STRUCTURE: There is ‘not convincing evidence’ that proposals to reconfigure services hospitals services in Calderdale and Greater Huddersfield would ‘produce better health outcomes for our population or represent good value for money’, a council commissioned report has found.

Calderdale Council set up the People’s Commission, chaired by Oxford Brookes University professor Andrew Kerslake, in wake of local opposition to proposals drafted by providers, which included downgrading an accident and emergency unit.

Calderdale and Huddersfield Foundation Trust, South West Yorkshire Partnership Foundation Trust and social enterprise Locala published a strategic outline case in February last year, which they later developed into an outline business case, setting out five alternative models of service provision.

Emergency

The trusts’ preferred alternative service provision model involved downgrading an A&E department

Their preferred option was for Huddersfield Royal Infirmary to become a specialist site for acute and emergency care, while Calderdale Royal Hospital would focus on planned hospital care. This would result in downgrading A&E services at the hospital.

The report called for the Calderdale Clinical Commissioning Group not to propose any changes to hospital services “that would be far reaching and expensive… until and unless there is good evidence that changes to community health services can provide a better approach to healthcare provision”.

Plans by the CCG to redevelop community services “do not evidence that they will take demand away from acute services in general and A&E in particular”, the report said.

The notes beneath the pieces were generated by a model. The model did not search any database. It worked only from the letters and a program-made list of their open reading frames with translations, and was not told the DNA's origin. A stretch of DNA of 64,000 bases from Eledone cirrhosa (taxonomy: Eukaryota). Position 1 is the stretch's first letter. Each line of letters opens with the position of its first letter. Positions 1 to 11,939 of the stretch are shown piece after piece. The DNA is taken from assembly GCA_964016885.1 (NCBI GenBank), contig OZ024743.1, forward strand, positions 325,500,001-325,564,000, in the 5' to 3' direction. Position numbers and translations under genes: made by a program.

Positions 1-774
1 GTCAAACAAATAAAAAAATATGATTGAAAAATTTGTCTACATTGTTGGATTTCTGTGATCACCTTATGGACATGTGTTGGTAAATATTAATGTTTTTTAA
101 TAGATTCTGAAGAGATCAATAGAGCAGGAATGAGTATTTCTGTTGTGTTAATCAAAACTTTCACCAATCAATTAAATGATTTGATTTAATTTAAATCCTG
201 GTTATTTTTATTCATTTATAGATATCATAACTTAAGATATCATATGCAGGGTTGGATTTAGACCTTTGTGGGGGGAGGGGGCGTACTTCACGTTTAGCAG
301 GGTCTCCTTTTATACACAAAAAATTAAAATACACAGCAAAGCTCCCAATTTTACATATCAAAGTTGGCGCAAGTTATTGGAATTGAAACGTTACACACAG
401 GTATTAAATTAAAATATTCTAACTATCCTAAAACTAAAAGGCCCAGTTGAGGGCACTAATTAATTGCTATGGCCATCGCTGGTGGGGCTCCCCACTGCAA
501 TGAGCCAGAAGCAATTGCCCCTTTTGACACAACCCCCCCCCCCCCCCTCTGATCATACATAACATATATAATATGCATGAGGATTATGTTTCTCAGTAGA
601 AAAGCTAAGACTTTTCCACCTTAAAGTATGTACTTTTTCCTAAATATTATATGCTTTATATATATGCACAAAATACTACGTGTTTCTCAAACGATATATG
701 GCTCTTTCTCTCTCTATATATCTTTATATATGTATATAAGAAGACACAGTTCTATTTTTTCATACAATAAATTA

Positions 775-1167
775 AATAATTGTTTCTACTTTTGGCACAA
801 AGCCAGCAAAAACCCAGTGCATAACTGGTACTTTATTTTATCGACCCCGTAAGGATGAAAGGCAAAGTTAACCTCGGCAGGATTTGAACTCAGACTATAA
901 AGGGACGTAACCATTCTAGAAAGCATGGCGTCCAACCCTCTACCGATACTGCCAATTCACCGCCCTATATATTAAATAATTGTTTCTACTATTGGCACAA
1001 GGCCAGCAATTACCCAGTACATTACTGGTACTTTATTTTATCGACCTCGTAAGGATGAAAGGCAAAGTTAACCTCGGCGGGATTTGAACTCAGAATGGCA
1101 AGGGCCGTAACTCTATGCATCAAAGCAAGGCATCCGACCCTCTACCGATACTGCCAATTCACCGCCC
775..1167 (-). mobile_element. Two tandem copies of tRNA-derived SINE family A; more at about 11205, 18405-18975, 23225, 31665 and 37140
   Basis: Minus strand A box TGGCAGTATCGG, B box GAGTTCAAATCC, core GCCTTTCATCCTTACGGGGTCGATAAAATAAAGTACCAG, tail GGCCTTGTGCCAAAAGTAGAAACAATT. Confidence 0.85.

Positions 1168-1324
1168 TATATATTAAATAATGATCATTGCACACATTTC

The commission also found “the local health and social care system has not worked well together in developing changes”, and recommended that Calderdale Health and Wellbeing Board should “step up to the mark and take a lead in driving improvement across [the system]”.

The CCG said “further work and discussion” would be required before it would be ready to formally consult on any proposed changes.

A CCG spokeswoman said: “We welcome the recommendations from the commission’s latest report, which we will consider in more detail as part of our own robust approach to ensuring local people have their say on the future of health services.

The CCG would “continue to work in partnership” with other local organisations “to ensure that any future plans are joined up and developed with the views of local people at the heart of our decision making”, she added.

The health and wellbeing board chair Janet Battye said there “will be changes in hospitals” but “they should not take place” until there is “strong evidence that [enhanced community services] will deliver more effective services than those currently provided by hospitals”.

Cllr Battye said that to make this happen it was necessary for providers and commissioners to work more closely, looking at the whole health system “even if that means giving up some resource and control.”